The Parliament Diary


The House of Representatives has passed 88 bills out of 1407 bills in the past two years, its spokesperson, Benjamin Kalu (APC, Abia) has said.

The House clocked two years on June 11 and has two years left.

Hon. Kalu had earlier released different data on the status of legislative activities. However, our source is yet to independently verify this latest data.

Hon. Kalu had claimed that the House considered 853 bills and 41 of them passed, in the previous statement.

According to the new statement released, a total of 554 bills were introduced between June 2020 and June 2021. It was a sharp decline considering that the House introduced 853 bills between June 2019 and June 2020.

Although the decline could be blamed on the outbreak of COVID-19.

 “The accurate number of bills considered by the 9th House of Representatives as of June 10, 2021 is 1407 out of which the House has passed 88 bills.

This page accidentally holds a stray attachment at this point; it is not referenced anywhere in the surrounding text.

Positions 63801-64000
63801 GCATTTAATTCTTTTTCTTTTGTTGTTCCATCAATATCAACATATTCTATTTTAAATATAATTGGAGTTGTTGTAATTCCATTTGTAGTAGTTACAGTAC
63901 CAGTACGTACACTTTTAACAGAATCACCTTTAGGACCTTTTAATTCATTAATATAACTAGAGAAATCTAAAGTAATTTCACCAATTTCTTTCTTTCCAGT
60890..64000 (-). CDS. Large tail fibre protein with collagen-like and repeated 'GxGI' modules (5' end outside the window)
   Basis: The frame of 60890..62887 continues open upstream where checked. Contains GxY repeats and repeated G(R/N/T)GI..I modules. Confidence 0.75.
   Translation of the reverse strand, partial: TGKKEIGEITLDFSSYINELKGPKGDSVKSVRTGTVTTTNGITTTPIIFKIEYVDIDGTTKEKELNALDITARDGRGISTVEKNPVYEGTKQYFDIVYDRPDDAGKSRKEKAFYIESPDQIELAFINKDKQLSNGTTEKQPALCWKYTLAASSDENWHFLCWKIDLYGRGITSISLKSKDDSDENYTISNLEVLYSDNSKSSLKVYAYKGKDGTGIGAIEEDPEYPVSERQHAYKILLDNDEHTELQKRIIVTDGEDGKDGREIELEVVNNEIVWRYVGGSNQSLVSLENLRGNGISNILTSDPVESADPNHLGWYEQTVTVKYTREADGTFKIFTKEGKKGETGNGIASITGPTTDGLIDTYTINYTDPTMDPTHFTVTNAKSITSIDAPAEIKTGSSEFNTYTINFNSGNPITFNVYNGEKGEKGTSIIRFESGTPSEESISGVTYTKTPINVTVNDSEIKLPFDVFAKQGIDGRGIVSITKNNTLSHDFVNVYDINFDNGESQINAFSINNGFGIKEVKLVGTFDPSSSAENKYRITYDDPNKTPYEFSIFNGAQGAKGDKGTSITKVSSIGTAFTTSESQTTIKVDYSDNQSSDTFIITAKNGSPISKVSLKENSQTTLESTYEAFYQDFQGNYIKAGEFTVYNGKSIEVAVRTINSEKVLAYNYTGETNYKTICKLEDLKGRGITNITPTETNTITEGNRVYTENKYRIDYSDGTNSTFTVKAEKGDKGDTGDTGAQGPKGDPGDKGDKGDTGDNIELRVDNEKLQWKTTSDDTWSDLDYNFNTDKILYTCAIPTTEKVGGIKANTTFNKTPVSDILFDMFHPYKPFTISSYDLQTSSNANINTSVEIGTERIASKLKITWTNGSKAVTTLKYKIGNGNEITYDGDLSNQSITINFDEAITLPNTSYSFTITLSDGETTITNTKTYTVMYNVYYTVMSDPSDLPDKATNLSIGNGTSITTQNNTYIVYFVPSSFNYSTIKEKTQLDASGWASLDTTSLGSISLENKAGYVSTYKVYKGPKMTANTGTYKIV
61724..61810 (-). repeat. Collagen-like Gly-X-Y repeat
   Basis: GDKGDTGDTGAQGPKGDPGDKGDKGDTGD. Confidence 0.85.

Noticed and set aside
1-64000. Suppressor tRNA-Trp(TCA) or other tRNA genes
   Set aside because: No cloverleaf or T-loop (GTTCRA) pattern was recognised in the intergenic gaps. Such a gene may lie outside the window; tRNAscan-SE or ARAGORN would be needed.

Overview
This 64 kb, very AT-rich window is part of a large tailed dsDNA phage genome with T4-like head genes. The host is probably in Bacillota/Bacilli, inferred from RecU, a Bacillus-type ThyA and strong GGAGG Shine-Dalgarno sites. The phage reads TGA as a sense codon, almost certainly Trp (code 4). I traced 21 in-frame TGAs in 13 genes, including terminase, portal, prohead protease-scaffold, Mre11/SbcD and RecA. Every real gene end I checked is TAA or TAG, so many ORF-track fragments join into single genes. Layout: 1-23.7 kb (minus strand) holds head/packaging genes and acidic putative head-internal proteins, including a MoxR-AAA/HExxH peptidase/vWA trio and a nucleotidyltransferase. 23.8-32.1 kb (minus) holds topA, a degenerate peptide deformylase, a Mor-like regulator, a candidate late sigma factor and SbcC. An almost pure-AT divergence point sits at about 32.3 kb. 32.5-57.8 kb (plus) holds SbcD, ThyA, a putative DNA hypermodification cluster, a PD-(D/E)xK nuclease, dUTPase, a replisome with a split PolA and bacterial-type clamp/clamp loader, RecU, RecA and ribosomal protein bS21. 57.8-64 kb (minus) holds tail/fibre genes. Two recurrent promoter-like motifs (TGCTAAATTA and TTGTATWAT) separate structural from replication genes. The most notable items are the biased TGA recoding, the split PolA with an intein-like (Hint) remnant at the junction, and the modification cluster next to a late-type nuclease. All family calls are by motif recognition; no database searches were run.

“Additionally, the accurate number of motions considered by the 9th House of Representatives as of June 10, 2021, is 730 out of which the House has made 98 resolutions on security issues.”

The data released by the lawmaker shows that while the introduction of bills has been easy, the progression of bills has been very slow.

A total of 942 bills are awaiting second reading, only 327 bills have been referred to committees, and 79 are awaiting committee of the whole consideration.

Within the same period, 730 motions were considered by the House. However, out of the 663 referred to committees, only 40 reports have been laid, and only six have been considered by the House.

Legislative activities suffered a great deal in 2020 due to the breakout of COVID-19. The National Assembly was shut down for about two months between March 2020 and May 2020.

At a point, the plenary was reduced to once a week.

However, the lawmakers did not help the situation by embarking on holidays at the slightest opportunity, thereby missing deadlines on passage of key legislation.

Also, a review of the legislative agenda of the House by our source shows that the lawmakers are far behind in fulfilling their agenda


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